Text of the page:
You’ll need to do this even if you are running the preview version of Android L. And if you are, now skip to step 6.
Step 4. Download the Google USB driver from here
here and extract the zip file somewhere.
Step 5. With your Nexus connected via USB and powered on, go to the Control Panel and click Devices and Printers. You should see your device in the list. On our Windows 8 machine, it was listed as ‘MTP’ under Multimedia devices. Right-click on it, and choose properties. Click on the Hardware tab, then select the Nexus 5 in the list, and click Properties. Now update the driver, pointing Windows to the folder where you extracted the Google USB driver. Once done, it should report the device as Android Composite ADB interface. Plus, you should get a prompt on your device’s screen asking “Allow USB debugging?”. Tick Always allow from this computer and tap OK.
Step 6. Now, Power off your device, and leave it connected to your computer’s USB port. Now start it using the appropriate key combination to put it in “fastboot” mode.
For the Nexus 5, that’s by holding down the volume up, volume down and power buttons simultaneously. You should see a screen like the one below. Press power and volume down on the Nexus 7.
Alternatively, you can leave your device on and type adb reboot-bootloader to restart in fastboot mode.
Step 7. If the LOCK STATE says locked (which it should) then type ‘fastboot oem unlock’ at the command prompt, without the quotes, and press Enter. (If it’s still unlocked, skip to step 8). You’ll see a screen like the one below. To change from no to yes, use the volume rocker, and to select the option, press the power button.
This WILL erase your device, so make sure you’ve backed everything up first.
Step 8. With the bootloader unlocked, you can now install the Android Lollipop firmware. Simply type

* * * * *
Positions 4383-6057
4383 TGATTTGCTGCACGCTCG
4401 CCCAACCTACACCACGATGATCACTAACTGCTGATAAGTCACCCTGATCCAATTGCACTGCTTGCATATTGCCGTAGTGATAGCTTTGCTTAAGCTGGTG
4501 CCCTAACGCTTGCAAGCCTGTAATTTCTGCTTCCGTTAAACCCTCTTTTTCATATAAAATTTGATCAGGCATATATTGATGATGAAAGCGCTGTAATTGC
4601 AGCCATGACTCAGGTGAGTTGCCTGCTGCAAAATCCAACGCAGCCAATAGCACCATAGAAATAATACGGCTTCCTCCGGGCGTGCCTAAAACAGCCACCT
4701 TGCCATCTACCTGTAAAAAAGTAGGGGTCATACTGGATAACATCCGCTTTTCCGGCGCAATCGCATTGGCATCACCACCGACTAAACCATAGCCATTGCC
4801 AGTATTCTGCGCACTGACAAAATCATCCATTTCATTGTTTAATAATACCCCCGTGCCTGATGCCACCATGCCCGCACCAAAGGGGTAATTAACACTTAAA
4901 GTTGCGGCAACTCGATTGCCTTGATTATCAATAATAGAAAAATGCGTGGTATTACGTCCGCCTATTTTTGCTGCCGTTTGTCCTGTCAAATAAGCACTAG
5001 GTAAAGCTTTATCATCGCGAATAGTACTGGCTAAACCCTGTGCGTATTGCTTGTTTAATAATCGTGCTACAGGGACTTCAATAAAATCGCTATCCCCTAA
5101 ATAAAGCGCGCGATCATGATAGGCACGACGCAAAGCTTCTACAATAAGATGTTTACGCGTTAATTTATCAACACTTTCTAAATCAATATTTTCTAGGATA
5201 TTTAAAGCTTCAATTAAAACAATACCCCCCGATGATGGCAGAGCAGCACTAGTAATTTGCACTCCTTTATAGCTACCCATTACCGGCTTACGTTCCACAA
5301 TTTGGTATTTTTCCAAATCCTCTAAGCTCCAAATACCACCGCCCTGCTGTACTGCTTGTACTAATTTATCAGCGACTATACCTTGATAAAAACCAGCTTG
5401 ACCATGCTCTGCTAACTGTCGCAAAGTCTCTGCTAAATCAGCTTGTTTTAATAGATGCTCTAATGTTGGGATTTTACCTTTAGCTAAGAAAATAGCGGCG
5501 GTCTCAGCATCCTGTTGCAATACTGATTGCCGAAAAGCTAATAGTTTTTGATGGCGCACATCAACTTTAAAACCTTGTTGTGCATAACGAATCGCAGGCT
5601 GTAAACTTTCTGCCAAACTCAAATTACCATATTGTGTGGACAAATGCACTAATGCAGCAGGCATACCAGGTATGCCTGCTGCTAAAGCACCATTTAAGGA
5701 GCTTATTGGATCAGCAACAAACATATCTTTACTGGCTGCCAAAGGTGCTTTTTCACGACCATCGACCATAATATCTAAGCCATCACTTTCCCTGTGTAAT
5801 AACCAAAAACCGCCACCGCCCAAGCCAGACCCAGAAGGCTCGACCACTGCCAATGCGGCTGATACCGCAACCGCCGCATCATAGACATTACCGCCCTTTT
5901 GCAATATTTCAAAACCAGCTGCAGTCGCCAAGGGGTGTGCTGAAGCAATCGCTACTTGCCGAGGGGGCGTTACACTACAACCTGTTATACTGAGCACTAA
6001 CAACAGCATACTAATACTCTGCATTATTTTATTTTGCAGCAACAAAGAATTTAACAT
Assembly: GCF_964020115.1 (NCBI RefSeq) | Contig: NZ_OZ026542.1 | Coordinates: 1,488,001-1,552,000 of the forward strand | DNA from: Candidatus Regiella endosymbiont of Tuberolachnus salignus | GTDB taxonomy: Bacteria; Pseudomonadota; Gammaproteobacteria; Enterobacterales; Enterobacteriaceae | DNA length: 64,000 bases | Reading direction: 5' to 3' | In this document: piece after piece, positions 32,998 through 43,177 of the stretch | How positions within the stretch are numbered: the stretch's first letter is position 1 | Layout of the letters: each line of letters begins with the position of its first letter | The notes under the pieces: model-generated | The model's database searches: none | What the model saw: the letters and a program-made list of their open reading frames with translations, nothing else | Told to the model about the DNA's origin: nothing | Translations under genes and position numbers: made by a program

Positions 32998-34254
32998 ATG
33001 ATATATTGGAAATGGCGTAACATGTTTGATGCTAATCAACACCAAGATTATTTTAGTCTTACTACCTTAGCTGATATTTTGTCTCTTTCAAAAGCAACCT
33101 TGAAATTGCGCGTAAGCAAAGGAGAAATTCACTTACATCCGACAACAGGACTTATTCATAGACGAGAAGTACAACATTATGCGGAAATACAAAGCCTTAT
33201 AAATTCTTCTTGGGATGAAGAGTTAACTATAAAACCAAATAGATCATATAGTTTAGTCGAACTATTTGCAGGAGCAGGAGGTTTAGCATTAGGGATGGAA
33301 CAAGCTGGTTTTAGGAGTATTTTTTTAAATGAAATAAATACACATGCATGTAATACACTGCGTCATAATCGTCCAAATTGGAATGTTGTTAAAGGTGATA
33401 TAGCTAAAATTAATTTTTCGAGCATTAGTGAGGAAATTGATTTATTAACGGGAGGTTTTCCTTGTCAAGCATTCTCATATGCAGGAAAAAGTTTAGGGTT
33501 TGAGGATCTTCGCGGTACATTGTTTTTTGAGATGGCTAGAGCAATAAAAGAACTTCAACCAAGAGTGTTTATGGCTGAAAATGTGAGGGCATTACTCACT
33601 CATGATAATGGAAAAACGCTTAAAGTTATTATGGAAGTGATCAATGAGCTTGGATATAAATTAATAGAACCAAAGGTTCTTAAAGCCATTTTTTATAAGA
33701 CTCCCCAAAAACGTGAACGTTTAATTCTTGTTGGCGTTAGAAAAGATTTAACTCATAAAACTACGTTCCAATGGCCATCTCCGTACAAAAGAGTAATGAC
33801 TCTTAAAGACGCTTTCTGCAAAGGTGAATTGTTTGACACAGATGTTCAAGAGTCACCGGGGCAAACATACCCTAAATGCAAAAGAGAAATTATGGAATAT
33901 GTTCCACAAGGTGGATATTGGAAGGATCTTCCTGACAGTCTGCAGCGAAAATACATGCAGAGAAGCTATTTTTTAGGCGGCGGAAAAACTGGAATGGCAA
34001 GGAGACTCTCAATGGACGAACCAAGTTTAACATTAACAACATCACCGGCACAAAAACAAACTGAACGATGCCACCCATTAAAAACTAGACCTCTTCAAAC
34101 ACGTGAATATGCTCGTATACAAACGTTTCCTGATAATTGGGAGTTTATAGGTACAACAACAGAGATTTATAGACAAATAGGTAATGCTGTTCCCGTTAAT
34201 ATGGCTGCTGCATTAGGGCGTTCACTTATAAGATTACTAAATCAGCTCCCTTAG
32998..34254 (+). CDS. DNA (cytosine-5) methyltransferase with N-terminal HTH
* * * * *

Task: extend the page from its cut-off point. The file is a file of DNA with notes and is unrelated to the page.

and the process will begin. You will see alternating downloading… writing…. erasing… on your device’s screen.
Step 9. When the process finished, you should lock the bootloader again for security. Start the device in fastboot mode (as in Step 6), and then type fastboot oem lock
Locking the bootloader won’t wipe any data, but if you unlock it again, it will erase the device of all user data and settings.
How to uninstall Android Lollipop and return to factory settings
Reverting to the version of Android you had before installing Android L is pretty much the same process as you’ve just completed.
Step 10. First, download the correct version of Android KitKat for your device from
Google’s images page
You can choose which version of KitKat you want.
Step 11. Then, extract it as in Step 2 above. You’ll need to delete the Android L files from the c:Program Files (x86)Minimal ADB and Fastboot folder before copying the extracted files there. These are the files to remove (in case you forgot which were which).
Step 12. Repeat step 6 to 8, and you’ll have a box fresh Nexus 5 (or 7).
How to install Android L: Nexus 4 and Nexus 7 2012
Although Google has published the source code for Android L on many Nexus devices, the developer preview is only available for the Nexus 5 and 2013 edition of the Nexus 7. However, if you’re super keen, you can get Android L for your Nexus 4 and the original Nexus 7 from 2012.
The developers over on XDA have managed to port Android L to both of the older devices. If you own a Nexus 4, check out
this thread on getting the new Android and
this thread if you have the original Nexus 7.
Be warned that these are beta versions and as such many things are not working on a basic level and apps are likely to not work. A list of issues can be found on